Perhaps that is due to a recent admission found in the latest 20-F released on May 2nd, 2017. Here we find this tidbit.
Source: Nordic 20-F
In the latest quarterly report, NAT stated that "Net Asset Value ("NAV"), or the steel value of a vessel, is irrelevant when valuing NAT as a going concern."
However, it is apparently relevant concerning the credit facility. Remember, asset values are typically tied to rates received for those vessels.
Finally, let's not forget that NAT has three new vessels scheduled for delivery in the second half of 2018. NAT states in the most recent quarterly that "30% of the total purchase price was paid up front in cash. We expect to finance the remaining 70%, which is due upon delivery of the ships, from cash on hand and increased debt."
But is more debt really a good idea here?
J. Mintzmyer of Value Investor's Edge, which for the sake of disclosure has been negative on NAT since late 2015 just below the $15 range (see link which shows a chart with buy/sell ratings), recently provided these calculations:
As of the Q4-16 financial report, NAT had net debt of $315M and remaining installment payments of just over $150M. This means NAT’s pro forma net debt is approximately 61%, which is just beyond the maximum leverage of 60% typically allowed by most secured facilities. The NAT balance sheet isn’t exactly in full-blown crisis, but it is nowhere near the super conservative image that Mr. Hansson likes to portray for NAT.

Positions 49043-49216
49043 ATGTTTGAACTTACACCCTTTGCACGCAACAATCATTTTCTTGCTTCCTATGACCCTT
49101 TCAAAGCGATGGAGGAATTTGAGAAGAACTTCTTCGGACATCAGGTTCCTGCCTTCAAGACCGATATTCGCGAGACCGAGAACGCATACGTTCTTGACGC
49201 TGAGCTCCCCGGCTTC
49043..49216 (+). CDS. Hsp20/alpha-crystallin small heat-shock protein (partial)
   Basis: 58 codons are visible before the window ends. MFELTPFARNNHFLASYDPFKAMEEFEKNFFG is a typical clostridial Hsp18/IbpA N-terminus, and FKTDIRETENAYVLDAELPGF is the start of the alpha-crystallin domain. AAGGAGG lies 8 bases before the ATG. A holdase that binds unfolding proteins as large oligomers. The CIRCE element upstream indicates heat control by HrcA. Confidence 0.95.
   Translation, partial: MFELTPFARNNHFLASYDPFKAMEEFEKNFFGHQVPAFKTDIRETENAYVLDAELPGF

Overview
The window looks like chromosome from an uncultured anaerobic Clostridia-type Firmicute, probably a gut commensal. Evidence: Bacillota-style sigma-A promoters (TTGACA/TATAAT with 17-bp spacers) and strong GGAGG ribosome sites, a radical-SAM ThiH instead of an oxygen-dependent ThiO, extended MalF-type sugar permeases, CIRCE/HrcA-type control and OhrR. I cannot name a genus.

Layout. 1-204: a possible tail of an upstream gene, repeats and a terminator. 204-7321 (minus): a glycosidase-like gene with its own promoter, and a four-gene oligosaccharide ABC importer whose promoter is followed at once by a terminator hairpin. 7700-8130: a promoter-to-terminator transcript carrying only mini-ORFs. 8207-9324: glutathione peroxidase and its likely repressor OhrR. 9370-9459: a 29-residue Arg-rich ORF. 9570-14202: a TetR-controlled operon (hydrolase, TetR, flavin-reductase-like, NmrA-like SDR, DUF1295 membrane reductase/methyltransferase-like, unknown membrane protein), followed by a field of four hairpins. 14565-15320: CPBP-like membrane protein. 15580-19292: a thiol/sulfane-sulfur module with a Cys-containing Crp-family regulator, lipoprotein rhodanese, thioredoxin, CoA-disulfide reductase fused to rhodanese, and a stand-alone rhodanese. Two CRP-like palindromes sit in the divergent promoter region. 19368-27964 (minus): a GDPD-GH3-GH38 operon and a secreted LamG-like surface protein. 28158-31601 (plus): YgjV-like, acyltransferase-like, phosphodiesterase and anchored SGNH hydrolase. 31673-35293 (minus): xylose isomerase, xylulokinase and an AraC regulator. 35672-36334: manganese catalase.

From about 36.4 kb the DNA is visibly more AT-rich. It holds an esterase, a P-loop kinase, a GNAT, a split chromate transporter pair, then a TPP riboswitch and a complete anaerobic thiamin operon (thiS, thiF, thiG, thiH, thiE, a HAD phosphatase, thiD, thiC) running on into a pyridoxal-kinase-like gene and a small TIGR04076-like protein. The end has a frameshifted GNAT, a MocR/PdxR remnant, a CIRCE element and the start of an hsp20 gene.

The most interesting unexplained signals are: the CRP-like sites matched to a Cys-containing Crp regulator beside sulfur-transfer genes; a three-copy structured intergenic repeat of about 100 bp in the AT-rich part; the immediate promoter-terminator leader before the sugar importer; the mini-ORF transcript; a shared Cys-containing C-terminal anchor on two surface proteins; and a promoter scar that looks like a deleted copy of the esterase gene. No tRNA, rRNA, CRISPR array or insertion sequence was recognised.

Perhaps there are two concerns for dilution going forward? The first to continue paying a dividend. The second to finance these newbuilds.
The Bottom Line
The obvious question now becomes just how much will the decreased spot rates impact revenue?
For that we'll again turn to NAT's own 20-F, which states:
"We estimate that during 2016, a $1,000 per day per vessel decrease in the spot market rate would have decreased our voyage revenue by approximately $9.2 million."
To put that into context, NAT posted revenue in 2016 of $357,451,000. This was done through a trailing average rate achieved by NAT for 2016 of $25,796 per day.
Finally, some might wonder if this downturn is temporary (only lasting a month or two), will ships already chartered out at higher rates possibly escape this low rate environment?